Historic Flocked Wallpaper Installed
Historic Wallpaper Specialties
Home of President James Madison
What’s a Pomegranate Doing in the Drawing Room?
This article was written in November of 2010. What an exciting few weeks it has been! The experts from Historic Wallpaper Specialties arrived the week before Thanksgiving to hang the red flocked wallpaper in the Drawing Room. We were all thrilled to see it finally go up on the walls after so much work. Before we tell you about the paper going up, you should know how we got to that point.
We owe a lot to tiny scraps of paper, carefully hidden clues which helped us select the Drawing Room wallpaper. During the architectural restoration, Dr. Susan Buck, historic surfaces scientist, was able to recover a few small scraps of wallpaper on the first finish layer above the trim of one of the triple-hung windows in the Drawing Room. These bits of scientific evidence are each approximately the size of a typed “O.” From these fragments, under high-powered stereo magnification, Dr. Buck was able to tell the original ground color of the paper, as well as the color and composition of the wool flocking.
This clue told us that the wallpaper was scarlet, with a crimson flock; flocking is when the pattern is created by hand-stamping the paper with a tinted varnish and then chopped wool fragments are shaken onto the varnished pattern. Once flocked, the surface of the paper feels and looks like velvet.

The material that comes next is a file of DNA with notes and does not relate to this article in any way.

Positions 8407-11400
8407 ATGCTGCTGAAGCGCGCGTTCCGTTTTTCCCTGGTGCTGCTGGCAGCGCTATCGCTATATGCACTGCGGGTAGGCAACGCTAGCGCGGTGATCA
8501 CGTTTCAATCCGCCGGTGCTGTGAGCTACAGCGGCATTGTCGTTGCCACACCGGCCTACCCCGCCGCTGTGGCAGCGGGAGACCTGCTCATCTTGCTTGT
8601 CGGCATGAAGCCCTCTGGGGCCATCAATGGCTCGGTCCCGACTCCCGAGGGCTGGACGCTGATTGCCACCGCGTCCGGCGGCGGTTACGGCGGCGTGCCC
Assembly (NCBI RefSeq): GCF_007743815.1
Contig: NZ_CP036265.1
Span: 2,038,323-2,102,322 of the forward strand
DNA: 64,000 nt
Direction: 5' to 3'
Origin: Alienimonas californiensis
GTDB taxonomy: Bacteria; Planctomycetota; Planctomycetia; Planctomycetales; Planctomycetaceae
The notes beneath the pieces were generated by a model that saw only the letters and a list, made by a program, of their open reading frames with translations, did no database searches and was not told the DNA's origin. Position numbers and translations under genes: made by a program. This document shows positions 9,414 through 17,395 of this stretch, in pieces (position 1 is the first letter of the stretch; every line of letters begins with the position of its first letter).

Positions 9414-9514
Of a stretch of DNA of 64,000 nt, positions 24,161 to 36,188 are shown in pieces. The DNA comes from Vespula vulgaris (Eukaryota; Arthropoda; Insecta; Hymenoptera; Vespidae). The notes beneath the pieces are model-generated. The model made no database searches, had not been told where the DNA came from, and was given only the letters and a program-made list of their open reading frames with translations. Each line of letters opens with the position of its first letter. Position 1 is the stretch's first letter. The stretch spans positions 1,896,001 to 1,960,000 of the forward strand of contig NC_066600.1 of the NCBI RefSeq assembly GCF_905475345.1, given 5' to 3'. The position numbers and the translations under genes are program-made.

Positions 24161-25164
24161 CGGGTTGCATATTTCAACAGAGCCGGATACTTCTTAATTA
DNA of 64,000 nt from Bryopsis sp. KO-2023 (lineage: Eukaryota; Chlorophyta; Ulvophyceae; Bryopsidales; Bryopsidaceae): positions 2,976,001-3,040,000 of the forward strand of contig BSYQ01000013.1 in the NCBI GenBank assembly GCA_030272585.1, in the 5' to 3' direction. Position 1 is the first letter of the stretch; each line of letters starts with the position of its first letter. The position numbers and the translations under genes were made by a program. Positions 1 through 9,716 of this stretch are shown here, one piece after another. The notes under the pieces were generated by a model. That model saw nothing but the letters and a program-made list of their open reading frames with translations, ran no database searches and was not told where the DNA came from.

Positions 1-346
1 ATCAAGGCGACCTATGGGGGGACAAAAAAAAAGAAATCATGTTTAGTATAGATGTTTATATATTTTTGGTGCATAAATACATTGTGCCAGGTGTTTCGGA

Sadly, the fragments weren’t large enough to tell us what the Madison's paper looked like. Our curatorial research team took on the challenge of finding some good candidates. We knew that James and Dolley favored French-styled furnishings, so we narrowed our choices to red flocked patterns that existed when the Madison's wallpapered the Drawing Room around 1810. After taking into consideration the Madison's’ tastes, we settled on a red, flocked wallpaper with pomegranate design that was quite fashionable in Europe at this time.
The paper was made for us by Adelphi Paper Hangings LLC, the same company which produced the paper for the Dining Room. They make all the paper by hand, using the same methods that were used in the Madison's time.
All of this brings us back to a few weeks ago, when the paper-hangers showed up and started hanging paper. Except that the didn’t start with the paper. Hanging historical paper, especially hand-flocked paper, is almost as complicated as making the paper. First, they smoothed and sealed the plaster, then put up a layer of muslin fabric, to take some of the stress off the plaster walls settling over time. Next they put up a layer of lining paper. Finally, the red flocked wallpaper! Hanging the flocked paper is a delicate process, but under supervision of master paperhanger, Jim Yates, the room reflects the craftsmanship of a master. The final step for us was to re-hang the paintings in the Drawing Room, which we did last Friday morning. It looks fantastic, and we hope everyone can come see it. For information on Montpelier please go to their official site.
Home of President Rutherford B. Hayes
Photo of finished room with bust of President Monroe
Jim is here finishing room in same area in which original wallpaper fragment was discovered
Jim working on a section below the wainscoat